What drives an artist to paint a picture of his own face every single day? Philip Akkerman (1957) has done just that year after year, for more than 40 years and counting. Throughout history, countless artists have made one or more self-portraits; one’s own face is, after all, patient and cheap. Remb
...randt, for one, often used himself as a model to practise various states of mind, but for Akkerman, the self-portrait is an aim in itself: painting his head every day has become a concept.
Akkerman experiments with endless different styles at the academy, and admits that he lost his way. In order to make his art more manageable, in 1981 he took the decision to return to what he made in his youth: self-portraits. He’s now made tens of thousands of them, using – in the end – different styles, techniques, colours, textures and even different signatures . That being said, all of the self-portraits have one thing in common: Akkerman’s rather stern countenance.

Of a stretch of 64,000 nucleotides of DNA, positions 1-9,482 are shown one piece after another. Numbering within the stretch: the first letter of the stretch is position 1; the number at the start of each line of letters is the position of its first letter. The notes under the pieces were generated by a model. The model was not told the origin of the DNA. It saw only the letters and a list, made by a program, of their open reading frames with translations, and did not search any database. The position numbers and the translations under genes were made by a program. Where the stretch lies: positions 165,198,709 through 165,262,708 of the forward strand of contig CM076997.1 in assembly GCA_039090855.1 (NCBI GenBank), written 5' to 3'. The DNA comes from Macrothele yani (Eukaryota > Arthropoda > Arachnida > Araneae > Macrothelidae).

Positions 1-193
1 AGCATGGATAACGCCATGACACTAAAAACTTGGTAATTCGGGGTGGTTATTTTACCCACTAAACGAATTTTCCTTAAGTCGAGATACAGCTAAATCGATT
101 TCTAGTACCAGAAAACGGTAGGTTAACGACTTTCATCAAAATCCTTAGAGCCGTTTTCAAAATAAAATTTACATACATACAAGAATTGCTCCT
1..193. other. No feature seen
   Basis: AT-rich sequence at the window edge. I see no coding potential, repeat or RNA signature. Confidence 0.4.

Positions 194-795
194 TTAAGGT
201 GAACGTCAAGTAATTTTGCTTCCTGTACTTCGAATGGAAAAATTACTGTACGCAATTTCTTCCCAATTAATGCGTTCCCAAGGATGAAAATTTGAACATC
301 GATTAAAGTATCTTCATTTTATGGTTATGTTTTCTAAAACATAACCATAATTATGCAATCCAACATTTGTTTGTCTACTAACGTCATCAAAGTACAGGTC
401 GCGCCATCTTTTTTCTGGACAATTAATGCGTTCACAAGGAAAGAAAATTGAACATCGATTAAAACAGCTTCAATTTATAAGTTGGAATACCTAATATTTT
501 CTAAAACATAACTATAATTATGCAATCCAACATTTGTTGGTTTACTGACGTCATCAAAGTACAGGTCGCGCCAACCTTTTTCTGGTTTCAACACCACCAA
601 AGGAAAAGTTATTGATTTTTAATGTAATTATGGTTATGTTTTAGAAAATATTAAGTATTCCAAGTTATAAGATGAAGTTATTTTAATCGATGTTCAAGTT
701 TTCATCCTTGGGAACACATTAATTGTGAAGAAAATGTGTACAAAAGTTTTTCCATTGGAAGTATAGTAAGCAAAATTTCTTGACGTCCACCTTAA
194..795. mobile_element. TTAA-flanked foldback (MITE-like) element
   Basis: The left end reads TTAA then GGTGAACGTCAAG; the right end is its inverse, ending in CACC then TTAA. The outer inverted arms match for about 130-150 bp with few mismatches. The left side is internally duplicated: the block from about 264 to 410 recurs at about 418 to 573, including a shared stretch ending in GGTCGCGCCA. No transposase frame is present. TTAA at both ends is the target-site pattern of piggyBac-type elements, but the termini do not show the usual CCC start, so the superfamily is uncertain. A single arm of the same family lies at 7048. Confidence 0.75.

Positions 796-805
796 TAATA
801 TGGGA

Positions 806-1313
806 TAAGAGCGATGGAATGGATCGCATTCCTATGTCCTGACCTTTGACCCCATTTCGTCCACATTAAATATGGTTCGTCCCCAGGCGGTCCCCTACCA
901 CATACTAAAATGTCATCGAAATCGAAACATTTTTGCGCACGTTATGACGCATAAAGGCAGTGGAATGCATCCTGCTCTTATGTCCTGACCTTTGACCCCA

This is one of the earliest self-portraits. The 26 year old looks at us with a gaze that could be defiant, or perhaps searching, or pensive? His head fully occupies the picture. The canvas is not one of the three standard sizes that Akkerman uses from 1986 onwards. The unmixed colours and somewhat coarse brushwork are reminiscent of Fauvism.
Long-term loan from the Cultural Heritage Agency.
Text: Renate Ketelaars, guide and museum host
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Oil on canvas on panel
38.8 x 32 cm (h x w)
Type of object
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